SBD/Issue 85/Franchises

Arenas' Felony Charge Likely Not Enough For Wizards To Void Deal

Arenas Has Four Years, $80M
Left On Contract After '09-10
Suspended Wizards G Gilbert Arenas is expected to plead guilty Friday to a "single felony count of carrying a pistol without a license" in DC, which "would not be enough to allow the Wizards" to void the remainder of his contract, according to sources cited by Wise & Lee of the WASHINGTON POST. Arenas has four years and $80M left on his contract with the Wizards after this season, and a source indicated that the "only way a team can terminate a contact, in addition to the league suspension, would be to meet a very high standard." However, Wise & Lee note "neither side may be interested in reviving the relationship if and when the NBA reinstates" him from indefinite suspension. A source close to Arenas said that the Wizards G believes team President Ernie Grunfeld and other club officials "failed to support him following his locker room confrontation on Dec. 21 with teammate Javaris Crittenton." Grunfeld declined to comment on the matter, but sources said that if Arenas "cannot be traded and his contract cannot be voided, brokering a peace between the team and the player would be difficult" (WASHINGTON POST, 1/15).

POTENTIAL FALLOUT:'s J.A. Adande said a guilty felony plea or conviction for Arenas "certainly changes the landscape" of whether the Wizards can void his remaining contract. Adande: "There's a clause in the standard player contract that allows for termination based on moral turpitude. That can be a very vague term. However, felony is very specific. No one doubts the meaning of that" ("SportsCenter," ESPN, 1/15). The Washington Post's Michael Lee said if Arenas is charged and convicted of a felony, the Wizards "have all the rights to go after" voiding Arenas' contract. Lee: "If he pleads down to a misdemeanor, then there is no way they can go after his contract." The Post's Mike Wise: "This is business, and if Ernie Grunfeld is going to work for Ted Leonsis in the future -- if Ted Leonsis gets this team -- he needs to be rid of that contract" ("Washington Post Live," Comcast SportsNet Mid-Atlantic, 1/14). An NBPA source "vowed to fight any attempt to terminate the contract," but's J.A. Adande reported there are "indications the rank and file would not feel the need to rally around this cause." Would the Arenas case, in which he was "clearly in the wrong in many eyes, be worth winning at the expense of weakening the players' position down the road?" (, 1/14). Meanwhile, TNT's Charles Barkley said, "I don't want the Washington Wizards -- who are a horrible organization I might add -- to use this as a way of saving money. Gilbert should be suspended, but the notion he should he suspended for the rest of the year or kill his contract, which he has $90(M) left -- this is not a $90(M) incident" ("Inside The NBA," TNT, 1/14).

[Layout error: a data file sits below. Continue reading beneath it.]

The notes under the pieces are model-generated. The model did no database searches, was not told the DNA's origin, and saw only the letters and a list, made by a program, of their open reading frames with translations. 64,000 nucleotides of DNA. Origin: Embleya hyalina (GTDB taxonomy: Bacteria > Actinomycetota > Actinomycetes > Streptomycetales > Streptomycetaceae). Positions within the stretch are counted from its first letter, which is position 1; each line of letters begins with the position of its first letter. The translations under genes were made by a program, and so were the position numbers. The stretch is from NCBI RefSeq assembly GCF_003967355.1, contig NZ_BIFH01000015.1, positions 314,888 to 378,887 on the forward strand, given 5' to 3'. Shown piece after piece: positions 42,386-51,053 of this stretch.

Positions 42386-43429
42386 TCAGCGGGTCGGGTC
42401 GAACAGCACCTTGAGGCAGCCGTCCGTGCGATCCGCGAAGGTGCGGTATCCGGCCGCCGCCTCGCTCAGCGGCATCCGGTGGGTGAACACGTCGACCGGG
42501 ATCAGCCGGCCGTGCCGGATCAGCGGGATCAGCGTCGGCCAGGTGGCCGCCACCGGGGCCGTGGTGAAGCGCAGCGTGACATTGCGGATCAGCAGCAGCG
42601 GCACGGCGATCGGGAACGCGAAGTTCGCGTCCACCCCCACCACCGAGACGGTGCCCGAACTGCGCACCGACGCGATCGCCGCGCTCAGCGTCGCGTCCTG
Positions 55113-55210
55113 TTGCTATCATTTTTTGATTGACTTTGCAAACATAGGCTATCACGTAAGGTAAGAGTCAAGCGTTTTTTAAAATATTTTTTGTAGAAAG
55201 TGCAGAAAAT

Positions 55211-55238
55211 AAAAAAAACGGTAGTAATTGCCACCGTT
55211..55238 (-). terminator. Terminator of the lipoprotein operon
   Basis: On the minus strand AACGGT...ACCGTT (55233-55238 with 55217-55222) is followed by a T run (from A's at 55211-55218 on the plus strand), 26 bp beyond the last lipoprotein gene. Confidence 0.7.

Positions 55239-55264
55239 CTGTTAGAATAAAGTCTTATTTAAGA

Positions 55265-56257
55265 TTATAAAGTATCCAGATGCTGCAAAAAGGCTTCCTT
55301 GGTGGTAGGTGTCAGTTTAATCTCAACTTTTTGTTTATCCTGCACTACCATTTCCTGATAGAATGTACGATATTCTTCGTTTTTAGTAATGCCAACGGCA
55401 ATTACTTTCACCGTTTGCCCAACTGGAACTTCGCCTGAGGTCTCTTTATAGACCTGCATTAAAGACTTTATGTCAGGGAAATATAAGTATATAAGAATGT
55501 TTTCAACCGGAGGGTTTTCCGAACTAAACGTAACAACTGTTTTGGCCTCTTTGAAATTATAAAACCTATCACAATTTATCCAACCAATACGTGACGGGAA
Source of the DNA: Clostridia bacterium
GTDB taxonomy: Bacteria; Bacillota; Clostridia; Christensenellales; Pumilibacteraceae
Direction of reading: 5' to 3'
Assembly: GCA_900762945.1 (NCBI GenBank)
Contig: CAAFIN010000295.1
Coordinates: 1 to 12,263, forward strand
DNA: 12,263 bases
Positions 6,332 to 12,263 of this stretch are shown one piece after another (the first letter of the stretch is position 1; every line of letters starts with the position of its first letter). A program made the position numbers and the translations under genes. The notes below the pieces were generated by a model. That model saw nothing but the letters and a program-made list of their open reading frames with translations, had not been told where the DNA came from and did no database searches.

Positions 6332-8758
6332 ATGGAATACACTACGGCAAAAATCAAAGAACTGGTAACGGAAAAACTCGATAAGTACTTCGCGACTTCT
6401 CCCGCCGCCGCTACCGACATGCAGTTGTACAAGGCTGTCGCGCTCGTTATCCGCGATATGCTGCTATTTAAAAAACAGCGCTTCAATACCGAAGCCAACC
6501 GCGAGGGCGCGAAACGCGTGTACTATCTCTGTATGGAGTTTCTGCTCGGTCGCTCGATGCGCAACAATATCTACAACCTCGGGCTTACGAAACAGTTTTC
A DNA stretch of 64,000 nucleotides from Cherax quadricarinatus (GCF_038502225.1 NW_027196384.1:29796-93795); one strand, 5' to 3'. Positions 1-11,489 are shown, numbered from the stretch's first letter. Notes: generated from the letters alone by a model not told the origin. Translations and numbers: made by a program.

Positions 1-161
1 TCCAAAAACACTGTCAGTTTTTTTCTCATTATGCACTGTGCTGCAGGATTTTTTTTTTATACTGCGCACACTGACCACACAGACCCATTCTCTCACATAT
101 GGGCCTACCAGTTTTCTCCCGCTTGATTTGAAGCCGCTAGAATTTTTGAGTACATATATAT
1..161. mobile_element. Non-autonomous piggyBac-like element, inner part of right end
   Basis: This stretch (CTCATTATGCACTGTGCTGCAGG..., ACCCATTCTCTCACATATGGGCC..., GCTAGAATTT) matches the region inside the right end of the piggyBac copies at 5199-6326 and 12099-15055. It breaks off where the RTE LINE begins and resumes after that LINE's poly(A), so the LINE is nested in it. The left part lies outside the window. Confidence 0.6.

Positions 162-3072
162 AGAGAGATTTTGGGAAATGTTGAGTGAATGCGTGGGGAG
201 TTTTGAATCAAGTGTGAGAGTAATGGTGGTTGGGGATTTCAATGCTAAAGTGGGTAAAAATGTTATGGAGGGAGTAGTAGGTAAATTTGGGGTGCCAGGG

A DIVIDED LOCKER ROOM? YAHOO SPORTS' Adrian Wojnarowski reports this case has "polarized the Wizards' locker room -- pitting the front office and players against each other -- and an unprecedented fight to terminate Arenas' contract could unravel the franchise." A source said, "If they try to terminate his contract and fail, they're in big trouble." Wojnarowski writes the Wizards "marketed and made money on the clown persona that ultimately got Arenas an indefinite suspension by NBA commissioner David Stern, and they don't deserve the salary-cap relief that voiding his contract would give them." The Wizards' organization "isn't a victim of Arenas' recklessness, but a co-conspirator" (, 1/15). ESPN's Tony Kornheiser said to "PTI" co-host Michael Wilbon, "You argued -- and I thought rather persuasively -- that to this point the punishment was much worse than the crime. They're taking down his picture, they're not selling his jersey, so on and so forth." Wilbon: "When you're talking about scrubbing someone's face and name from history, I think that ridicule is a little over the top, even for this" ("PTI," ESPN, 1/14).

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